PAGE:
I'm busy working on my blog posts. Watch this space!
Does the Metal Powder Sphere Size Contribute to Metal Printed Part Quality?
October 27, 2016
Found this post on Metal Powder Quality and though it was pretty interesting, so much so, I decided to share it on my own blog. Credit however for this belongs to Louis Schlegel - Metal Printing Systems.
There are many emerging suppliers with different technologies producing metal powders with high quality materials. The metal printing industry welcome these suppliers to support the powder usage forecast and reduce powder costs through innovation and expanded competition.
Per Stratasys, “Decidedly, metals are the most highly-coveted across all industries.”
So What’s the Problem?
Problem #1: % Oxide Content
Under the same volume condition, smaller diameter spheres contain more oxide content compared to larger diameter spheres. The oxide thickness is within the same range regardless of sphere size but surface area mathematically demonstrates that smaller sphere sizes have significantly more oxide content compared to larger sphere diameters in a given volume. There is a sphere diameter oxidation threshold for each metal printed part specification. When a given layer contains a sufficient amount of smaller spheres below this threshold, the oxide content creates conditions leading to part quality issue.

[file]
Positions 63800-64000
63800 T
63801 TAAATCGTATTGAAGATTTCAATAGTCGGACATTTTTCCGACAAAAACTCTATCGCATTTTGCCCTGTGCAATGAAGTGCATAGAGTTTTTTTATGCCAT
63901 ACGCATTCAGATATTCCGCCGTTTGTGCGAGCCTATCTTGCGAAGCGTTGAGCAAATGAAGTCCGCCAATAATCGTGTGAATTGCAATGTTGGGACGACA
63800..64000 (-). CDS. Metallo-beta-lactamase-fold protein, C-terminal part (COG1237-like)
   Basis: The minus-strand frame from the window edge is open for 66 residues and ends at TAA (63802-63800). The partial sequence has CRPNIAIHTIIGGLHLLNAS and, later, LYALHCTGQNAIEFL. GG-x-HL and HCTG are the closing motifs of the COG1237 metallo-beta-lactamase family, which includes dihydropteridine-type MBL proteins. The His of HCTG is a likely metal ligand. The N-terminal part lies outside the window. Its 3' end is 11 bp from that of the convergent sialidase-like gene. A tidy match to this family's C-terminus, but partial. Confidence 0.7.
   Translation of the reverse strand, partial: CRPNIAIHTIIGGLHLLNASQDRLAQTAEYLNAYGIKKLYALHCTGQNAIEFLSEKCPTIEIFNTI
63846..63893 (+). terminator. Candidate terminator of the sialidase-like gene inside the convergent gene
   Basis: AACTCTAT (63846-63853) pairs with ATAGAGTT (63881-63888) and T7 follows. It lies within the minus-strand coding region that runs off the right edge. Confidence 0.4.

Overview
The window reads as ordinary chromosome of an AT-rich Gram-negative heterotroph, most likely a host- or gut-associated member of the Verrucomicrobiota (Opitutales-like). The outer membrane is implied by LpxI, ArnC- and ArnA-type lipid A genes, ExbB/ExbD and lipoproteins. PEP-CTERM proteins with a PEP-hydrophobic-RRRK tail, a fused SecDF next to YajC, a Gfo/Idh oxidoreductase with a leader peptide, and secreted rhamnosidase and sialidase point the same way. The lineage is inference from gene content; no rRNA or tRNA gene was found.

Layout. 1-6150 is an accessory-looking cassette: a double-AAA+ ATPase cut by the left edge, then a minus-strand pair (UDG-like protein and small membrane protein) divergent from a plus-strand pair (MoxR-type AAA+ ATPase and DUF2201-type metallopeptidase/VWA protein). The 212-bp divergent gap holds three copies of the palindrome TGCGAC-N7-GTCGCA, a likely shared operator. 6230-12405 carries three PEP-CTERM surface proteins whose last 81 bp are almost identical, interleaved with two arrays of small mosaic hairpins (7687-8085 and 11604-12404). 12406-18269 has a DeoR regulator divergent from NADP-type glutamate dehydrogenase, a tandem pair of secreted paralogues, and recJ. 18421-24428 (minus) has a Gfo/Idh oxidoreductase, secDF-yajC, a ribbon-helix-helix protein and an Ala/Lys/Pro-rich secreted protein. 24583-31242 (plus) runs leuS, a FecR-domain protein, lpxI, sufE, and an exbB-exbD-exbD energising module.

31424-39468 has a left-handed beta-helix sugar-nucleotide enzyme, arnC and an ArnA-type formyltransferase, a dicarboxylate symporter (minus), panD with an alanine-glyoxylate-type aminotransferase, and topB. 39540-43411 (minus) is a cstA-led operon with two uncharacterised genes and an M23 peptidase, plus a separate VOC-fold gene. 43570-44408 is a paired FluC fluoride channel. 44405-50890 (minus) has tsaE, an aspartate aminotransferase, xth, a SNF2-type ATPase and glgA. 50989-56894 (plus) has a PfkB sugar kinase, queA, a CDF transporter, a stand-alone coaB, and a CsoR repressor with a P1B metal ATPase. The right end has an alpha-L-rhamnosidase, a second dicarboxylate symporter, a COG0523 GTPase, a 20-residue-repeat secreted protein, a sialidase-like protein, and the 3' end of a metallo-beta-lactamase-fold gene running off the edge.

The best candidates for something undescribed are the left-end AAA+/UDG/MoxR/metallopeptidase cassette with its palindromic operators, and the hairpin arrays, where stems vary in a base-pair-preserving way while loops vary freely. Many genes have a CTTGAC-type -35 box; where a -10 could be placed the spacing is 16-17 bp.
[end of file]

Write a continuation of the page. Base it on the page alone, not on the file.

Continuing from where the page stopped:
Do you cull your powder to address oxide content?
This is one example why Fonon Corporation designs/manufactures specialized metal powder bed systems based on the part specification. When complex applications emerge, we customize the metal powder formula to eliminate this variable.
I agree in advance that the metal powder delivered to the end-user should be in an enclosed, inert atmospheric state with no oxidation or moisture content. The possibility exists that the unused powder is subject to oxidation as it is recycled within the end-user's facility.
This short series of posts is to probe into areas for improvement with respect to the metal powder's contribution to part quality.... Part I is a valid argument but may be limited in scope to highly complex applications/tolerances.....thanks!